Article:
Idaho is sick of the Environmental Protection Agency telling it how to manage its natural resources — and lawmakers have proposed a bill that would nullify EPA regulations.
The bill was proposed after dredge miners complained that the EPA and its “jack-booted thugs in swat uniforms” were trying to make gold dredging harder though increased permitting requirements. Gold dredgers Idaho state senators that the agency was trying to use the Clean Water Act to eliminate dredging all together.
“It appears the EPA bureaucracy has an agenda in its interpretation of what pollution is,” said state Rep. Paul Shepherd, the Republican who introduced the nullification bill. “They’re saying if you pick up sand with a suction dredge, run it through and dump it back in the water, that’s pollution. It’s pretty much shutting (the dredgers) down. That’s the main thing driving this, but the bill pertains to any regulations not approved by the people.”
Environmentalists argue that the extra gold dredging permit now required by the EPA “gives dredgers a legal and environmental certainty for their exploration,” reports the Twin Falls Times-News.
“The bill doesn’t nullify regulations approved by Congress, Shepherd said, but does nullify regulations created by the EPA alone to implement legislation like the Clean Air and Clean Water Acts,” Shepherds said.
But the EPA says that these permits are necessary, or else gold dredging would be illegal. Before the agency imposed more permitting, dredgers faced fines totalling $37,500 a day.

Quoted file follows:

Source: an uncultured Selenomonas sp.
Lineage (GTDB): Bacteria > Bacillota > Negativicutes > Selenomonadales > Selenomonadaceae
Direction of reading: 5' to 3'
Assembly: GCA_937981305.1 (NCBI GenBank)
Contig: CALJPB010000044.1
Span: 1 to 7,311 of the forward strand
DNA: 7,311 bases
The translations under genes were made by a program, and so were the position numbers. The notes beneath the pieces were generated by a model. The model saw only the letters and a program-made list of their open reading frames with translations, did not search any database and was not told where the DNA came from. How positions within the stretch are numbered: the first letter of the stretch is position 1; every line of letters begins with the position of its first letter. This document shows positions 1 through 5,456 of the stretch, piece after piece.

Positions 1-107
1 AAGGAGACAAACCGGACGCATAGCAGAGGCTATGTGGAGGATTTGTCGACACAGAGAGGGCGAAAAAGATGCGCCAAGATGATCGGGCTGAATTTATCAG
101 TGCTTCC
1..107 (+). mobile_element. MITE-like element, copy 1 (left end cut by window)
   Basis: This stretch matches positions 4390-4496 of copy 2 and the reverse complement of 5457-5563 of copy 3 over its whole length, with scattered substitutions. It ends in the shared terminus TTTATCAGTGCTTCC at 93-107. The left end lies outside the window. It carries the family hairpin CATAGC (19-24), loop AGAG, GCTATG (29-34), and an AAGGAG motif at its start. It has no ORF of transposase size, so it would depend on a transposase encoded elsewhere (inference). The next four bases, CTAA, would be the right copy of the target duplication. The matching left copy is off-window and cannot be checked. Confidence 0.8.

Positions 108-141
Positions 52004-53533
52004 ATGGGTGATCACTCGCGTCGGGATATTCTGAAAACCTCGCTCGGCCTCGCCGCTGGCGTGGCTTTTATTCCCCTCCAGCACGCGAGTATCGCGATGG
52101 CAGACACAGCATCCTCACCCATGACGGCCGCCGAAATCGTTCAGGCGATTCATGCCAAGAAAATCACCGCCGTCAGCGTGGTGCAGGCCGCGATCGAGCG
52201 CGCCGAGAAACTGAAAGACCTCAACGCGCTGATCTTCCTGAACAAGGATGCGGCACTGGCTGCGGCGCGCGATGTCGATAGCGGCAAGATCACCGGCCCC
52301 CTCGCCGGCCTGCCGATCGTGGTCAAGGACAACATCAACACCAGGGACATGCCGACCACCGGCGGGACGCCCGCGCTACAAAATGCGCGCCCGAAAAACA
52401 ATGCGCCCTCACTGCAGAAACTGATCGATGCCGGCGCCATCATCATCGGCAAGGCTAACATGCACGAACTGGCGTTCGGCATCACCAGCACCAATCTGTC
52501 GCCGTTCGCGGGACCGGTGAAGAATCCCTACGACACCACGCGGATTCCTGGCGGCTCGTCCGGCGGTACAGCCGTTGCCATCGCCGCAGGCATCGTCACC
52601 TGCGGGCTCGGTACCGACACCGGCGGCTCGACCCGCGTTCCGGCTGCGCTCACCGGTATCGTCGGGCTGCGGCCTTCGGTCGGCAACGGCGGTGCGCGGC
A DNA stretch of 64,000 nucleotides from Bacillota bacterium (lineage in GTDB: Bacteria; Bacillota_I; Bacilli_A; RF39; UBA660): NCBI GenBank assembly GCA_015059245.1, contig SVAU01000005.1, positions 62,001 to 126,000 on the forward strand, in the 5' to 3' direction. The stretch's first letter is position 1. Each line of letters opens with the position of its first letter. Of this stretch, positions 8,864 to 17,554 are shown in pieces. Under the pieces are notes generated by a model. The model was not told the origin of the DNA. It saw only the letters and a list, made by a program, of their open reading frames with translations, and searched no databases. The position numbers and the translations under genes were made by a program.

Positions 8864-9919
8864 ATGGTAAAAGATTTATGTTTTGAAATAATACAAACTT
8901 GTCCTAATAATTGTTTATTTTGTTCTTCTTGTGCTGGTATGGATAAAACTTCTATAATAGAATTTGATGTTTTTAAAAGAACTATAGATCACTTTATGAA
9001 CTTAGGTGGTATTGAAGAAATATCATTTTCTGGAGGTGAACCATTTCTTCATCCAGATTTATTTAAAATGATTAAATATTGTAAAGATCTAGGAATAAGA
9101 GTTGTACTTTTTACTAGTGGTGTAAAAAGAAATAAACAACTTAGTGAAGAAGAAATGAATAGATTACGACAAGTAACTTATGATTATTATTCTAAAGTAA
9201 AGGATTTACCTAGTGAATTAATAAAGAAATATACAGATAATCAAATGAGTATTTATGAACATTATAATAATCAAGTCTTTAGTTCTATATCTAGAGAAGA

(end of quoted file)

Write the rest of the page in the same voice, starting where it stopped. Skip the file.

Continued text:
“In a sense it creates a mechanism to do this activity in Idaho,” EPA Idaho Director Jim Werntz told the Times-News. “There are other states who have stopped the activity altogether, or are stopping it in huge sections of the state.“
Even some fellow Republicans have had concerns over whether or not the nullification bill is a good idea, though others remain open to the idea.
“I hope this doesn’t undermine efforts to find a solution,” said Republican state Rep. Eric Anderson. “Also, we codified many of these regulations into state law when we took primacy over the EPA programs, so this bill would be nullifying state law at the same time.”
Unlike the U.S. Congress and most states, Idaho requires that the state legislature approve of all regulations being promulgated by state agencies.
“The legislature declares that the regulation authority of the United States environmental protection agency is not authorized by the Constitution of the United States and violates its true meaning and intent as given by the founders and ratifiers, and is hereby declared to be invalid in the state of Idaho,shall not be recognized by this state, is specifically rejected by this state and shall be considered null and void and of no force and effect in this state,” according to the nullification bill introduced by Shepherd.
Dredging uses floating vacuums to suck up or spit out water and dirt to find gold. the Clean Water Act says that “point source discharges of pollutants into waters” need to be permitted. Idaho was one of the last states to impose EPA dredging rules.
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